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  • Received: Nov. 4, 2019

    Accepted: Mar. 4, 2020

    Posted: Aug. 11, 2020

    Published Online: Aug. 11, 2020

    The Author Email: Yu Xia (qjwang@ntu.edu.sg), Wang Qijie (qjwang@ntu.edu.sg)

    DOI: 10.29026/oea.2020.190039

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    Elizabeth Lee, Biao Sun, Jiaqi Luo, Satnam Singh, Deepak Choudhury, Derrick Yong, Xia Yu, Qijie Wang. Compact pulsed thulium-doped fiber laser for topographical patterning of hydrogels[J]. Opto-Electronic Advances, 2020, 3(6): 190039-1

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Opto-Electronic Advances, Vol. 3, Issue 6, 190039-1 (2020)

Compact pulsed thulium-doped fiber laser for topographical patterning of hydrogels

Elizabeth Lee1,2, Biao Sun1, Jiaqi Luo1,2, Satnam Singh1, Deepak Choudhury1, Derrick Yong1, Xia Yu1,3,*, and Qijie Wang2

Author Affiliations

  • 1Singapore Institute of Manufacturing Technology, 2 Fusionopolis Way, Innovis, 138634 Singapore
  • 2School of Electrical & Electronic Engi-neering, Nanyang Technological University, 50 Nanyang Avenue, 639798 Singapore
  • 3Currently with School of Instrumentation and Optoe-lectronic Engineering, Beihang University, 37 Xueyuan Road, Beijing 100083, China

Abstract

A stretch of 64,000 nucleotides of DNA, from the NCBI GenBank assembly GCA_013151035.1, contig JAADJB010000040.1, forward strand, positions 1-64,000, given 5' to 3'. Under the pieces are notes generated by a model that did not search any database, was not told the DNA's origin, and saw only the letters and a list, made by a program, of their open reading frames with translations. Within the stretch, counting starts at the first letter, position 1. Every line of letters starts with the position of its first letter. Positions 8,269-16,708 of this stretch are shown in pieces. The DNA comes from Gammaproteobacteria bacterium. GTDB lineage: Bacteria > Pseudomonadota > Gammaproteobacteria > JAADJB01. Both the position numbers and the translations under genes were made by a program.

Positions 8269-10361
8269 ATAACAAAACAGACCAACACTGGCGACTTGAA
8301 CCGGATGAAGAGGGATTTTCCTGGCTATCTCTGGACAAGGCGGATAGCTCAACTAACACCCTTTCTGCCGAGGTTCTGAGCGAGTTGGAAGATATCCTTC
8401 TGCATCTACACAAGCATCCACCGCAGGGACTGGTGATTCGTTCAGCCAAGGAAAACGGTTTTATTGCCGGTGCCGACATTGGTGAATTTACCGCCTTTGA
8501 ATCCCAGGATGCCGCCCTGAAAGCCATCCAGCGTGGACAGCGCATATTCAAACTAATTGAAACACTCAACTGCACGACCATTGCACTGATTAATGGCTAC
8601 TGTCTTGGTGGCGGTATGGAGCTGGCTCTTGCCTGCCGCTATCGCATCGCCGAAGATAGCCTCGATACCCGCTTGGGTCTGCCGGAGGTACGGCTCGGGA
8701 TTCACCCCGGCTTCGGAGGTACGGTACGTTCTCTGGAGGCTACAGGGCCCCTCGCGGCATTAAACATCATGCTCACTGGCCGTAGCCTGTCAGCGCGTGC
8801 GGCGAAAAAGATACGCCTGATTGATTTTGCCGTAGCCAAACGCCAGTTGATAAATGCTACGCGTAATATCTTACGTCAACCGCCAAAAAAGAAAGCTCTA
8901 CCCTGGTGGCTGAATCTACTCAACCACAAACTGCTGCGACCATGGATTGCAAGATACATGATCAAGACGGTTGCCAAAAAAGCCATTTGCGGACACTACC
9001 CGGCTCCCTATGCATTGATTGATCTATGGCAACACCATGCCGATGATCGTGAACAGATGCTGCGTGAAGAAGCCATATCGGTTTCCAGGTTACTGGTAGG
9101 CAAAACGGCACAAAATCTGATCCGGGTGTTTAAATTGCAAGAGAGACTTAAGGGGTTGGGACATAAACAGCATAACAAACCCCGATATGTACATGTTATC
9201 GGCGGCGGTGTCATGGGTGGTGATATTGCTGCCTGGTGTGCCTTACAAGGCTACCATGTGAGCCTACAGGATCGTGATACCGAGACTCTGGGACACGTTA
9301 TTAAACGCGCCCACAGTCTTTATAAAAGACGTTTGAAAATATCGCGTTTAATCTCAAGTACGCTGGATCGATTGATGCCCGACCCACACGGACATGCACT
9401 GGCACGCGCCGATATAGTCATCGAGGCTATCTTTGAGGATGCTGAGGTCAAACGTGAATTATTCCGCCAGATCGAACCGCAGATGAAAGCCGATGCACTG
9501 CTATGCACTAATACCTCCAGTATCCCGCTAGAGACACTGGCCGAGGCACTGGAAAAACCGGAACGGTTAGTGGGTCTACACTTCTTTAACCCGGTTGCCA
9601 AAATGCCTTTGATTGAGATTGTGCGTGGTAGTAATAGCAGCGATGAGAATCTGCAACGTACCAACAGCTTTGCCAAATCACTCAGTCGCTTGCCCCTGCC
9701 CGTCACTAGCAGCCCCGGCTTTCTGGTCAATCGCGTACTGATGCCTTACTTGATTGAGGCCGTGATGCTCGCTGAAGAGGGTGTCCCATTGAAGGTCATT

We report the generation of high energy 2 μm picosecond pulses from a thulium-doped fiber master oscillator power amplifier system. The all-fiber configuration was realized by a flexible large-mode area photonic crystal fiber (LMA-PCF). The amplifier output is a linearly-polarized 1.5 ns, 100 kHz pulse train with a pulse energy of up to 250 μJ. Pulse compression was achieved with (2+2)-pass chirped volume Bragg grating (CVBG) to obtain a 2.8 ps pulse width with a total pulse energy of 46 μJ. The overall system compactness was enabled by the all-fiber amplifier design and the multi-pass CVBG-based compressor. The laser output was then used to demonstrate high-speed direct-writing capability on a temperature-sensitive biomaterial to change its topography (i.e. fabricate microchannels, foams and pores). The topographical modifications of biomaterials are known to influence cell behavior and fate which is potentially useful in many cell and tissue engineering applications.

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